At the World Business Forum today Gary Hamel presented new, innovative ways to manage an organization. This model is designed to specifically keep pace with exponential change in our industries and world. Here are some of the qualities of this new management style:
- employees do public performance reviews of their manager, and their manager's manager
- employees each year are required to rank 20 of their peers in order of "value to the company"
- there are no travel restrictions. Employees can travel anywhere they want, on any airline, eat what they want, and stay at any hotel they want. Their trip expense report is posted internally.
- employees with innovative ideas have access to instant funding on the order of several thousand dollars
- employees have the right to say "no" to any meeting request
- leadership is bestowed by calling a meeting where people actually attend because they want to
The visions presented by Gary go beyond "ideas". In fact there are large, multi-national, decades-old corporations that have rolled out these management strategies and are succeeding because of them. Gary's argument is that the command-and-control management structures of the last 100 years have "flattened" out in terms of new innovative management techniques. The rate of change in technology and global markets cannot be addressed any longer by "Management 1.0".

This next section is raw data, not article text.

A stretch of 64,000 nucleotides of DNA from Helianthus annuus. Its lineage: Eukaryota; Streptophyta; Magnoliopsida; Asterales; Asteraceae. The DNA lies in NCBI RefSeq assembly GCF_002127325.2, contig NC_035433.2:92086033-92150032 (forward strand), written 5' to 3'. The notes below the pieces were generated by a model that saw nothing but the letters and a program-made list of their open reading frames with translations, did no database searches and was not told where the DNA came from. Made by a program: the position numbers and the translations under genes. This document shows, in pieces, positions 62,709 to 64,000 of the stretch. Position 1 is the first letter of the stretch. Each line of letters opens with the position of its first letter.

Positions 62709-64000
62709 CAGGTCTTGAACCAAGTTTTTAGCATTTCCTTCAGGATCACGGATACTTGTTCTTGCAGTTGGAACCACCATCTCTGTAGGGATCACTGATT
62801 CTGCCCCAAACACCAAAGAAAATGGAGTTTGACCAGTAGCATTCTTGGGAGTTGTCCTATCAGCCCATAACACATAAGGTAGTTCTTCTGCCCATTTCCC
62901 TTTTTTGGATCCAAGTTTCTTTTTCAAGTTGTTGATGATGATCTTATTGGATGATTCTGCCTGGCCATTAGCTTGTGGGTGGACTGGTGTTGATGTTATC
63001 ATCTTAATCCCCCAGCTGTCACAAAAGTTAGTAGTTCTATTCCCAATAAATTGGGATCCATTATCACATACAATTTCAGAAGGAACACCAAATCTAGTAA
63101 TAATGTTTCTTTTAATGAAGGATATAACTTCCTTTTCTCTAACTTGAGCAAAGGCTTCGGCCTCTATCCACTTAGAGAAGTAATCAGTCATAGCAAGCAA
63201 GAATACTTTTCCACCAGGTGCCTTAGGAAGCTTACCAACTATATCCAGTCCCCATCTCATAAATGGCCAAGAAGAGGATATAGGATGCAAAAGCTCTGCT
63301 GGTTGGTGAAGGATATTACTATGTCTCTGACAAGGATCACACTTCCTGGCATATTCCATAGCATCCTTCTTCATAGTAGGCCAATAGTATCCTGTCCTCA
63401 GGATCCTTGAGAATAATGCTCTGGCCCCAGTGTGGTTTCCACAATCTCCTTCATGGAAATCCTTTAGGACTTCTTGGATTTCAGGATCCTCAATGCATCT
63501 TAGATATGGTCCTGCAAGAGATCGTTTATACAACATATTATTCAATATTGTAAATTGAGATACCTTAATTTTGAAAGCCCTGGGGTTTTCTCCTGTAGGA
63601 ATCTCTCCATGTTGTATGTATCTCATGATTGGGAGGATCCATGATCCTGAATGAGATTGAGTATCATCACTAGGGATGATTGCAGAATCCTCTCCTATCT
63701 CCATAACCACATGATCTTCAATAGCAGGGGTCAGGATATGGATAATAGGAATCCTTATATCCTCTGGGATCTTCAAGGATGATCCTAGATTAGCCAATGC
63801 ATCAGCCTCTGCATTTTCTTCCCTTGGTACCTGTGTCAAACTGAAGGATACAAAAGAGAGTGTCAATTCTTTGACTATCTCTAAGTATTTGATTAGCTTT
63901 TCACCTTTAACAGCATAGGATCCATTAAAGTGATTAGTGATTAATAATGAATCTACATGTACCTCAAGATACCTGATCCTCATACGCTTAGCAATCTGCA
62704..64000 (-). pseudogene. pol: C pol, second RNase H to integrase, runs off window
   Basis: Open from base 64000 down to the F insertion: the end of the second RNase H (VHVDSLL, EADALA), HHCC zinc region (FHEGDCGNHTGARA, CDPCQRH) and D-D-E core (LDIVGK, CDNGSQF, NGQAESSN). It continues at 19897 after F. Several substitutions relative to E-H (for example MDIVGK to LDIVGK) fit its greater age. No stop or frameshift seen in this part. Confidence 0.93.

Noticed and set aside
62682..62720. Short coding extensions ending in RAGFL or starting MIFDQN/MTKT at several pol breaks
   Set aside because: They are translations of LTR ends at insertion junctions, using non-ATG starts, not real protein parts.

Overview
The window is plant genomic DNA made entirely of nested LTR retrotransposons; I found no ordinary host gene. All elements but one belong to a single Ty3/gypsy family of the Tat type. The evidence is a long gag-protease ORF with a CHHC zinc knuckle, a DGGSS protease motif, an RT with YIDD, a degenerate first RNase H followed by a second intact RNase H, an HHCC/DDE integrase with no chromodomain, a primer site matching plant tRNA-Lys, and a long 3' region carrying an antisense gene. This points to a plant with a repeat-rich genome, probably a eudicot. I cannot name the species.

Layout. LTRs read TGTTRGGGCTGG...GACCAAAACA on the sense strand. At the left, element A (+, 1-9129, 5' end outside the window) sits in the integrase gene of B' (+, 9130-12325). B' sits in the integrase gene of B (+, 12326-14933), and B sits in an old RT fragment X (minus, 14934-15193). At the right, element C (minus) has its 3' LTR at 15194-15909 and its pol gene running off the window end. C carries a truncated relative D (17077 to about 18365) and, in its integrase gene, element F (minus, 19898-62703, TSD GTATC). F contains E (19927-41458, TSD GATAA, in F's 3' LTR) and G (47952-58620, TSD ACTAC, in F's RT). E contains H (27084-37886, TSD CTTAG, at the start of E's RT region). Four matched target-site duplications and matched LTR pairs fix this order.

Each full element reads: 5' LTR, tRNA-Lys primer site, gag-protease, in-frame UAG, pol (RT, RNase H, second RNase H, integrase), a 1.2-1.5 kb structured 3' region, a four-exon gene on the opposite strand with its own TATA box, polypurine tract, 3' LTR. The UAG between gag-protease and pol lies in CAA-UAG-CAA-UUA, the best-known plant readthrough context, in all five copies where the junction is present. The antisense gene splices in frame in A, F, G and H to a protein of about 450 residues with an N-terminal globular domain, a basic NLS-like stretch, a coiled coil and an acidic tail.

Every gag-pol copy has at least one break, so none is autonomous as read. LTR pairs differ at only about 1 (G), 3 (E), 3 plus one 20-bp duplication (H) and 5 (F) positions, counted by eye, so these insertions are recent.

Here are the new challenges that these types of management techniques attempt to solve:
- How can you build an organization that can change as fast as change itself?
- How do you build an organization where innovation is everybody's job?
- How do you build an organization that INSPIRES extraordinary contributions?
The fear of rolling out this management style, of course, is that the corporation will turn into a "slacker's paradise". Employees could come to work each day and do whatever they want!
Hamel argues: not true. This type of management style assumes that as soon as a slacker's peers recognize that they are no longer adding value, the slackers will lose power, leadership, and compensation.
I've long felt that innovation belongs in the trenches, and employees desire to express their unique creativity daily. I've also encouraged my co-workers to run their own skunkworks as a matter of clandestine corporate improvement. Gary Hamel's vision brings this behavior out into the open.
Initiative, creativity, and passion are the desires of the up-and-coming workforce. They'll be looking for corporations that encourage those three things, and avoiding corporations that place excessive value on obedience, intelligence, and intellect.